The Soil and Health Association says a new gene-splitting technique must be defined as genetic engineering. If not, it contends, more new techniques like it may be used in crops, food and other products without public knowledge and with unknown consequences.
The association is referring to zinc finger nucleases (ZFNs), a class of engineered DNA-binding proteins that facilitate targeted editing of the genome by creating double-strand breaks in DNA at user-specified locations.
“There is a raft of new technologies being developed that are the next wave of genetic engineering,” says Marion Thomson, co-chair of Soil & Health – Organic NZ.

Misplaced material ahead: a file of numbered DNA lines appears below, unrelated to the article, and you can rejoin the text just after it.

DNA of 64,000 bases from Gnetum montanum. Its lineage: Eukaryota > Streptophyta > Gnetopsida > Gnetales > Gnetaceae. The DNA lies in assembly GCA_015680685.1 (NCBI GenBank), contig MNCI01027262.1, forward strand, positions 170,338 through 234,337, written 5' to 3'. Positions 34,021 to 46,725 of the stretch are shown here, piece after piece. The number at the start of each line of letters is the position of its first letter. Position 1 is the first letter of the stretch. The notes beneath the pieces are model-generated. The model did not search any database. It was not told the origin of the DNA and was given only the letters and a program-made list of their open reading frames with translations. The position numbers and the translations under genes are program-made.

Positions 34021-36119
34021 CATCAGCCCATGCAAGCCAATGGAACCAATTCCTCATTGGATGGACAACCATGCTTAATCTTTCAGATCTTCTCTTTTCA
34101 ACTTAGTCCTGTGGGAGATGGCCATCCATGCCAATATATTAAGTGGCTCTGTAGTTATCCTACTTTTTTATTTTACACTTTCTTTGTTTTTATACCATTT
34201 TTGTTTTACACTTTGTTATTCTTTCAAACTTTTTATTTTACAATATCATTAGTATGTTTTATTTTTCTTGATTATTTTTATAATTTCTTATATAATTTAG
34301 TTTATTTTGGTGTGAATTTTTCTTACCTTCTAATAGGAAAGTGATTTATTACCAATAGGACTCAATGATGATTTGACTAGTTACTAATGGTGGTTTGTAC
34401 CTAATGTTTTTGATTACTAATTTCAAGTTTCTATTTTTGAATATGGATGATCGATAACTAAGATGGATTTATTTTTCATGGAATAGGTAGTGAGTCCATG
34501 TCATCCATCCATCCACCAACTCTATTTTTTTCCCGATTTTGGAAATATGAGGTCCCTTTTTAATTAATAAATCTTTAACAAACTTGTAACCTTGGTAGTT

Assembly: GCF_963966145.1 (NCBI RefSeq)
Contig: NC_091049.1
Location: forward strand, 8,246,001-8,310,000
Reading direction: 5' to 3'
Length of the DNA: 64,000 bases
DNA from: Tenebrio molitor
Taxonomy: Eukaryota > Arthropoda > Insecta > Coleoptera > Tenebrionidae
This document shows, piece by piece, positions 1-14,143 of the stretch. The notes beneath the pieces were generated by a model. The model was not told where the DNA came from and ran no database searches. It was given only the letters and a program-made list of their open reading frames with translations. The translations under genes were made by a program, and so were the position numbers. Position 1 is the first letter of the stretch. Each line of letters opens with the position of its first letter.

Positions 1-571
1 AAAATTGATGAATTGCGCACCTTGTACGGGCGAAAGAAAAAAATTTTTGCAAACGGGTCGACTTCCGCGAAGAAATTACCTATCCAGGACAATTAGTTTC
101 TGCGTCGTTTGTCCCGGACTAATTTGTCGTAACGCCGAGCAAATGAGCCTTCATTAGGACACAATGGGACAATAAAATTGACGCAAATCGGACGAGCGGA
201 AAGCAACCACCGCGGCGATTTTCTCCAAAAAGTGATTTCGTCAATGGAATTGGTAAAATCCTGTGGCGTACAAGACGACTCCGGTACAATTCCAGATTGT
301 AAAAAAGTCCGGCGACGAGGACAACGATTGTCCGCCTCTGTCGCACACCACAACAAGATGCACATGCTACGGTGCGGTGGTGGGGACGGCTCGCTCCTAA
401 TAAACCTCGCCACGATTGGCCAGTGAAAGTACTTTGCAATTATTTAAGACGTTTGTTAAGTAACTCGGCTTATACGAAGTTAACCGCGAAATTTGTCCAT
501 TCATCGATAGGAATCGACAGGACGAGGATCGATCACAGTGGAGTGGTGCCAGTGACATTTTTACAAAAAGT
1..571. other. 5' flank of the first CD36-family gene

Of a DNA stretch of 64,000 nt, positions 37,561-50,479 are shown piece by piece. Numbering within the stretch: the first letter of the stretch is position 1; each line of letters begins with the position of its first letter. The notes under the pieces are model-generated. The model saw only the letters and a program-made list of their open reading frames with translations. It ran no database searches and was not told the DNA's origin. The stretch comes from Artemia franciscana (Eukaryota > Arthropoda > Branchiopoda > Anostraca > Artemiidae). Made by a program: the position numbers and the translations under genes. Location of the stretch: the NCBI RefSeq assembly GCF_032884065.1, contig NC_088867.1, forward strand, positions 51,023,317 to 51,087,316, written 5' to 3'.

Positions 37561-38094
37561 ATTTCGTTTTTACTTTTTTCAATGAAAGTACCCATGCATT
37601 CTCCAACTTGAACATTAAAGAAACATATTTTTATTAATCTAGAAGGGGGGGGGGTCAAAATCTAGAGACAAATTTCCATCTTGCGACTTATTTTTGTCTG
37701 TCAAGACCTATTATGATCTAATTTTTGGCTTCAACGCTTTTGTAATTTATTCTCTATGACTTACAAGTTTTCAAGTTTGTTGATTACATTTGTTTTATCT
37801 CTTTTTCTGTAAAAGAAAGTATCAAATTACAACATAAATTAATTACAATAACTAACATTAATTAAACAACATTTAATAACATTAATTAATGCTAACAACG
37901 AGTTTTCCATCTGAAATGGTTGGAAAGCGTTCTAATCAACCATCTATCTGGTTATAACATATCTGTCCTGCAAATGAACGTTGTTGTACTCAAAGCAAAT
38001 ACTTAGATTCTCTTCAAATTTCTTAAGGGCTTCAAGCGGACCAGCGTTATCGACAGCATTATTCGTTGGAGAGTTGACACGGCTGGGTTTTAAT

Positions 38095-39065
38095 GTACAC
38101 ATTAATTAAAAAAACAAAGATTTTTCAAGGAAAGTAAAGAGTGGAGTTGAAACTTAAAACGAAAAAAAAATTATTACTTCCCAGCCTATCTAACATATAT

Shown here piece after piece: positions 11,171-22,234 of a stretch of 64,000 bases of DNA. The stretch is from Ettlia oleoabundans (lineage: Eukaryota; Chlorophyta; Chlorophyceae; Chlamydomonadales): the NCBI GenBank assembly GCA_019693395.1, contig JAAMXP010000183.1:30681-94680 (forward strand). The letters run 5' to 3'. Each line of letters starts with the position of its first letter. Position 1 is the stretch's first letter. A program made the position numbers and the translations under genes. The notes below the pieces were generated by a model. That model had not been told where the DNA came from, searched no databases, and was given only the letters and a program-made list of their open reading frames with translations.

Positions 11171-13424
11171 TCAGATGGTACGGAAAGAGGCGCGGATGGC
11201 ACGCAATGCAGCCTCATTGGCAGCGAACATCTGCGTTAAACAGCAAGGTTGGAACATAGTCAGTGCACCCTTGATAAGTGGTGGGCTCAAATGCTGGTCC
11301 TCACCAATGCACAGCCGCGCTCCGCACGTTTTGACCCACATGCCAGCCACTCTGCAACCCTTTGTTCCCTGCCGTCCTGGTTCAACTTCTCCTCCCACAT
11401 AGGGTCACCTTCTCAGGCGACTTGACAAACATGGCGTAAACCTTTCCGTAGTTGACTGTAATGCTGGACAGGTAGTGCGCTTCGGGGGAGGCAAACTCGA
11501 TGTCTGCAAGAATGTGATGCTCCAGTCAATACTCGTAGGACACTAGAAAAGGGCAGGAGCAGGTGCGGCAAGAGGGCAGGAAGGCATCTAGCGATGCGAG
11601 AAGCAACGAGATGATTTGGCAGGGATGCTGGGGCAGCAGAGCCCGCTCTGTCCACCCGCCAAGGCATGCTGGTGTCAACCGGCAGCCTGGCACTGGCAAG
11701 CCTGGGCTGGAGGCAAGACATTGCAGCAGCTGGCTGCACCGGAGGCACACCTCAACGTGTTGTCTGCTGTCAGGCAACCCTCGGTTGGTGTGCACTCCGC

“These new technologies must be thoroughly and independently scrutinised and the precautionary principle applied. Otherwise, it’s an uncontrolled experiment that could have adverse effects for people, animals and the environment.”
The Soil & Health Association commends the Sustainability Council for challenging a decision by the Environmental Protection Authority that zinc finger nuclease is not genetic engineering.
The EPA committee that made the decision went against staff advice, the assocation says.
The case will be heard in the High Court in Wellington in November.